Britain First registers as a political party
Their leader said he was 'ecstatic' at the news
Far-right group Britain First has been allowed to register as a political party by the Electoral Commission.
The party had lost its status in 2017 after failing to renew its registration in time and has since had its application to return as a political party turned down on eight occasions.
Despite leader Paul Golding holding convictions for a terror offence and hate crimes, on Monday (September 28) the commission said that the party's application "met the legal criteria."
Golding said he was "ecstatic" and would start "building the electoral arm of our party."
The Independent reports that in an email to its followers, Britain First said: "This is a stupendous victory for the Britain First movement.
"Although our street activities will continue, this day marks the birth of Britain First as a traditional political party that will take the fight to the establishment through the ballot box."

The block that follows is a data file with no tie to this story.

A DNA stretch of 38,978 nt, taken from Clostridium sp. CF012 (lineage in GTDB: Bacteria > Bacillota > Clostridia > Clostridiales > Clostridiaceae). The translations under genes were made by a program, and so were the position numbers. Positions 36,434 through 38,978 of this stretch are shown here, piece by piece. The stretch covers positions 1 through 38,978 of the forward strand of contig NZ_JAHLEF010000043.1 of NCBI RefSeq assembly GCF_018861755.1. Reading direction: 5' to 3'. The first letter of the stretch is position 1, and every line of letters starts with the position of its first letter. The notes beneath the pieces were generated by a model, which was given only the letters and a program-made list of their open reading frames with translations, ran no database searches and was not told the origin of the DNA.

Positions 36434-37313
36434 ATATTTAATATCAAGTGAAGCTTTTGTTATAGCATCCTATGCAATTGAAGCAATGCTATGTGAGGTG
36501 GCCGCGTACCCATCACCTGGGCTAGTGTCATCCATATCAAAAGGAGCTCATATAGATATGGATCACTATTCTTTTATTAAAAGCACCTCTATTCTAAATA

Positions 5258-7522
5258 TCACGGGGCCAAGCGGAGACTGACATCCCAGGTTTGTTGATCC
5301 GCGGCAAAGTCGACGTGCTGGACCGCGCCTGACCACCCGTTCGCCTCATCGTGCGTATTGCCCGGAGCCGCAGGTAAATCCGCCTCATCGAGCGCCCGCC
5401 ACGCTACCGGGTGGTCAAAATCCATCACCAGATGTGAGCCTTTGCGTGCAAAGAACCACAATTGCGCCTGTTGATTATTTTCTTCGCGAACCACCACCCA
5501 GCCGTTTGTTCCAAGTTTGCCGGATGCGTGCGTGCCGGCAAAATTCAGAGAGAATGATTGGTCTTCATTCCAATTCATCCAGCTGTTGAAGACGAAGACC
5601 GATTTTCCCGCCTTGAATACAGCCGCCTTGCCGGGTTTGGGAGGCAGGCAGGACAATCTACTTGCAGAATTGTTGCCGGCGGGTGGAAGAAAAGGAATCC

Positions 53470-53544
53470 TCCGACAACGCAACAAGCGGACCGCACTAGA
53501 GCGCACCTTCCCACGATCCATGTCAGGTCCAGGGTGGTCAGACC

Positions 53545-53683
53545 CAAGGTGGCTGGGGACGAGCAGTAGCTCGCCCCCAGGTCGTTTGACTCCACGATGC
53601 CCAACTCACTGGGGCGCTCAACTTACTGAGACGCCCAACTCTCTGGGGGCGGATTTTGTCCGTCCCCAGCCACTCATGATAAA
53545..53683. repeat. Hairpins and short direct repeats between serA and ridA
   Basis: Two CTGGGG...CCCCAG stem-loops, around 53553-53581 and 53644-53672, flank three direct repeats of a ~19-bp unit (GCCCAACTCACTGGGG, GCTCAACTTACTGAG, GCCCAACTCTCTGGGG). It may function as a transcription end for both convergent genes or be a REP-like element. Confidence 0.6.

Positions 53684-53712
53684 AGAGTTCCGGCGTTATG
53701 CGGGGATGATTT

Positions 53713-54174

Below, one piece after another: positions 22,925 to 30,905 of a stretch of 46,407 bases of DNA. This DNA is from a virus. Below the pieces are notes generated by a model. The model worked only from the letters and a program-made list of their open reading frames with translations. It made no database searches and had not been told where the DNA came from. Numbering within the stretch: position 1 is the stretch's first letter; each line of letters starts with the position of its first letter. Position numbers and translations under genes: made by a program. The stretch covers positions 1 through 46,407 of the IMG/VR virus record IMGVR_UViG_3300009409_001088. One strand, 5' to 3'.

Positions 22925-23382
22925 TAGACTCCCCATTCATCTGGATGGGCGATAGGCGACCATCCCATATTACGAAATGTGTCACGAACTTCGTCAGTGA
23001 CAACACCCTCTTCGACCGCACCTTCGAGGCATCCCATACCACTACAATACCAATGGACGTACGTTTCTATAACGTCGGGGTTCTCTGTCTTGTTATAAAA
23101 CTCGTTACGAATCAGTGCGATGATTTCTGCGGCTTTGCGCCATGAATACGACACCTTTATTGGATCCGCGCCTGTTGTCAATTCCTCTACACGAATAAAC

The Electoral Commission does not consider a party's political views when deciding whether or not to register them, instead requiring the group to show that they comply with legal obligations and that their proposed names, descriptions and emblems do not risk misleading or confusing voters.
Groups also need to show that their constitutions or membership policies do not breach equalities law.
Britain First is a far-right group which campaigns on an extreme anti-immigration message, calling for a halt to all further immigration except in a handful of specific cases.
It did have a strong online following, gathering more than two million likes on Facebook, before its pages were removed from the platform.
But when Golding ran as a candidate in the London mayoral election in 2016, he picked up just 1.2 per cent of the vote.
Ffs. Is this true? pic.twitter.com/plWP3XI877
— Carole Cadwalladr (@carolecadwalla) September 27, 2021
In 2019, the party was fined £44,200 by the Electoral Commission for "multiple breaches" of electoral law, including a failure to provide proper financial records or donation reports.
The news that Britain First is now a registered political party once again came just hours after Golding and his former deputy Jayda Fransen were found guilty of religiously aggravated harassment.
The duo agreed to pay "substantial damages" to settle a libel case after they falsely claimed the Halal Food Authority and two employees were involved in funding terrorism in February 2017.
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